activity strongly suggested the involvement of the
enzyme in the rapid pigment production.
Fig. 1. Flowers of Hibis­
cus mutabilis at a) 8:00 h,
b) 17:00 h, c) 20:00 h.
o J
Time of day
Effect o f A O P P on anthocyanin form ation and amino
acid metabolism in excised petals
O uter petals excised at 8:00 h and subsequently
floating on 0 . 0 1 m potassium phosphate buffer,
pH 5.5. under continuous illumination accumulated
Fig. 2. Time course of anthocyanin accumu­
lation ( • ) and PAL activity (O) in the petals
of Hibiscus mutabilis flowers in the final
phases of their development. Flowers were
fully open at 8:00 h on the first day (see Fig.
la ), were curling up by 20:00 h of the same
day (see Fig. lc ), and were withered the fol­
lowed morning.
anthocyanin just as under in situ conditions. Increas­
ing concentrations of the PAL inhibitor A O PP pro­
gressively reduced the anthocyanin content of the
petals. Complete inhibition was observed with a 1 m M
concentration of the inhibitor (Fig. 3), while the / 5 0
Unauthenticated
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N. Amrhein and G. Frank • Anthocyanin Formation in the Petals of Hibiscus mutabilis L.
Fig. 3. Outer petals of Hibiscus mutabilis flowers excised at
8:00 h (see Fig. 1 a), after a 12 h incubation in the absence
(left) or presence (right) of 1 mM AOPP.
value was determ ined to be 80 [am . Com plem enta­
tion experim ents with putative precursors of the
aglycon moiety, cyanidin, similar to those conducted
previously with buckwheat hypocotyls [7], showed
that only cinnam ate, p-coum arate, naringenin and
dihydroquercetin significantly reversed the inhibito­
ry effect of A O PP (data not shown). These results are
in agreem ent with the known pathway of cyanidin bio­
359
synthesis in other organisms (for discussion see [7]).
Analyses of the soluble amino acids in the petals at
the time of excision, and after 1 2 h incubation in the
absence and presence of A O PP, revealed a substan­
tial reduction in the concentrations of the acidic and
polar neutral amino acids during incubation, irre­
spective of the presence of A O PP (with the excep­
tion of glycine) (Fig. 4). It was not investigated
w hether the decrease in the concentrations of these
amino acids was due to metabolism or to their efflux
from the petals. A O PP caused a specific 9-fold in­
crease in the concentration of phenylalanine which
can be attributed to the in vivo inhibition of PAL by
A O PP. A far less pronounced effect on the concen­
tration of tyrosine may be due to the inhibition of a
tyrosine ammonia-lyase activity by AOPP. A similar
effect on the concentration of glycine cannot be easi­
ly explained.
Discussion
To our knowledge, the striking colour changes in
the flowers of Hibiscus mutabilis within a few hours
after they have fully opened for a single day of beau­
ty have not received the attention of plant physiolo­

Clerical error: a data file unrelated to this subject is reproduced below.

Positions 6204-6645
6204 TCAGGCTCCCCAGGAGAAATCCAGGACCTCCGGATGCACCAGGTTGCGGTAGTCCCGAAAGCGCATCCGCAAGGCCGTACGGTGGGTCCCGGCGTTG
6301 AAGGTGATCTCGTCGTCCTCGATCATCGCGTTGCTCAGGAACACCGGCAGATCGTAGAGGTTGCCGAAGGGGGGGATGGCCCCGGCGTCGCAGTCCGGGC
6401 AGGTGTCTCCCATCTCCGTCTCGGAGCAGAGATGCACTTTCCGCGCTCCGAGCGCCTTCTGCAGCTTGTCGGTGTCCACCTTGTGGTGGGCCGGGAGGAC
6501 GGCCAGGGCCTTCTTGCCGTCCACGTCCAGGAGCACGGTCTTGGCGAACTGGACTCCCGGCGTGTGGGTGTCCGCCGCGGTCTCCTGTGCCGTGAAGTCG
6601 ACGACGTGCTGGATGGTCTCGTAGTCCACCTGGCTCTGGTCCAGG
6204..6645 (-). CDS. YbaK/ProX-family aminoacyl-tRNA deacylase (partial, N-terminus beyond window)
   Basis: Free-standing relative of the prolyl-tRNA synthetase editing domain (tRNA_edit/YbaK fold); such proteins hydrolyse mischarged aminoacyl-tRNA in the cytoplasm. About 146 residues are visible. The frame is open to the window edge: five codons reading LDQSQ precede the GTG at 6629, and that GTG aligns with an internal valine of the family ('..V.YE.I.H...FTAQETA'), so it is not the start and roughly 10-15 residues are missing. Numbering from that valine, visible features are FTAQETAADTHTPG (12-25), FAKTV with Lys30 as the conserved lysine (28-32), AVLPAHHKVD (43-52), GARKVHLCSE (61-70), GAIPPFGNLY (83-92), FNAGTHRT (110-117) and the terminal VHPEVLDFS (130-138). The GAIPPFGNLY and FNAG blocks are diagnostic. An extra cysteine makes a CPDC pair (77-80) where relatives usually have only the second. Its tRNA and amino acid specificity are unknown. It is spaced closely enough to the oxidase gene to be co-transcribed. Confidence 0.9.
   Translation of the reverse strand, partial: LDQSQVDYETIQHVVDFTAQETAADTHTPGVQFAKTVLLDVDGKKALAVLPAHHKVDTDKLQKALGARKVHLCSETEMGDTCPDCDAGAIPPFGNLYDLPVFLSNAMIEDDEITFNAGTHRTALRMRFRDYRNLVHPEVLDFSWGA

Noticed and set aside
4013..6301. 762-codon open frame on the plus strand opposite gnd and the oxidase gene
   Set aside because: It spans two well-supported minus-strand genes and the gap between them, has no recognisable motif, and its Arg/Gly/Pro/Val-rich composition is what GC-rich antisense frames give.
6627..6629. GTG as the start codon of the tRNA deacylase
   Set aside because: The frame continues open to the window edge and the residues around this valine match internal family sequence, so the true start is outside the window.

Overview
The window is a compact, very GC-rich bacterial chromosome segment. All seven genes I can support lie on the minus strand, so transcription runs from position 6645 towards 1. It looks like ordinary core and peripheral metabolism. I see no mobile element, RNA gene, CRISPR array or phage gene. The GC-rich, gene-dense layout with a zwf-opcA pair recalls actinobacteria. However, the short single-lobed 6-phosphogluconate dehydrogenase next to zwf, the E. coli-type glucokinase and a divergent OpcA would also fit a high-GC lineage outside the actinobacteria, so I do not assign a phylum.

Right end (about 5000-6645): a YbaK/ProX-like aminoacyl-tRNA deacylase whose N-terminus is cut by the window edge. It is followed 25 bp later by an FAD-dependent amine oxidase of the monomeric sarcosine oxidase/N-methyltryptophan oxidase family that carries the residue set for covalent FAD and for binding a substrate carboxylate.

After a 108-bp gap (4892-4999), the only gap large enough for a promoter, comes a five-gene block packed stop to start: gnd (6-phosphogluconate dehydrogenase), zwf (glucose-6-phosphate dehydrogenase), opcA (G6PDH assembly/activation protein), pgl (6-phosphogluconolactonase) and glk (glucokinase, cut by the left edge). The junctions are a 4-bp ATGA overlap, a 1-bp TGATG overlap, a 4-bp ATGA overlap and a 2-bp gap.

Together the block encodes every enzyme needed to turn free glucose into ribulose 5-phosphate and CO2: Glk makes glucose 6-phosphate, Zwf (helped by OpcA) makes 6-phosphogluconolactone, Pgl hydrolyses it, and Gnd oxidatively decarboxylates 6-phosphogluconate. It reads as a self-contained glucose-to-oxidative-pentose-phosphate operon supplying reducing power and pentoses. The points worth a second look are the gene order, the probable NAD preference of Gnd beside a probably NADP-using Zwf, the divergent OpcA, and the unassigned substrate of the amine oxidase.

gists so far. Phytochemical analyses [1, 2] revealed
90 -
Fig. 4. Concentration of 80% ethanol-soluble amino acids in excised petals of Hibiscus mutabilis. Lower panel: the three
bars for each individual amino acid in the lower panel represent from left to right: freshly excised petals (8:00 h); petals
floated for 12 h on buffer only; petals floated for 12 h on buffer plus 1 mM AOPP. Upper panel: Ratio of amino acid
concentrations in AOPP-treated vs. control samples.
Unauthenticated
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360
N. Amrhein and G. Frank • Anthocyanin Formation in the Petals of Hibiscus mutabilis L.
that the pigm entation is due to cyanidin glycoside(s).
The time course of anthocyanin form ation in the
flowers shows a rapid phase of pigment accumulation
between 11:00 and 17:00 h, which coincides with a
dram atic and transient increase in the activity of the
key enzyme of phenylpropanoid metabolism, phen­
ylalanine ammonia-lyase (Fig. 2). Inhibition of pig­
m ent form ation in excised petals of H. mutabilis
(Fig. 3) by the potent inhibitor of PA L, A O PP,
clearly shows that PAL activity is necessary for
anthocyanin synthesis. It is clear, therefore, that the
cyanidin moiety of the pigment is synthesized de novo
rather than from stored (hydroxy)cinnamate or
flavonoid precursors.
[1] J. B. Lowry, Phytochemistry 10, 673—674 (1971).
[2] N. Ishikura, Agric. Biol. Chem. 46, 1705—1706
(1982).
[3] N. Amrhein and K. H. Gödeke, Plant Sei. Lett. 8,
313-317 (1977).
[4] N. Amrhein and H. Holländer, Planta 144, 385—389
(1979).
[5] H. Holländer, H.-H. Kiltz, and N. Amrhein, Z.
Naturforsch. 34c, 1162-1173 (1979).
While H. mutabilis flowers, as well as excised p et­
als, are an attractive system to study the regulation of
anthocyanin formation, the erratic flowering of the
plants under our greenhouse conditions precluded
any further systematic investigations.
A cknow ledgem ents
Support of this investigation by the D eutsche For­
schungsgemeinschaft is gratefully acknowledged. We
wish to thank Mr. L. Ä ndert for the synthesis of
A O PP, Mr. E. Bossow for growing the Hibiscus
plants, and Dr. H .-H . Kiltz, Lehrstuhl für Bio­
chemie, Ruhr-U niversität, for the amino acid
analyses.
[6] M. T. Briggs and J. S. Morley, J. Chem. Soc. Perkin
Trans. I 1979, 2138-2143.
[7] N. Amrhein, Phytochemistry 18, 585—589 (1979).
[8] H. Scherf and M. H. Zenk, Z. Pflanzenphysiol. 56,
203-206 (1967).
[9] H. Scherf and M. H. Zenk, Z. Pflanzenphysiol. 57,
401-418 (1967).
[10] M. M. Bradford, Anal. Biochem. 72, 2 4 8 -2 5 4 (1976).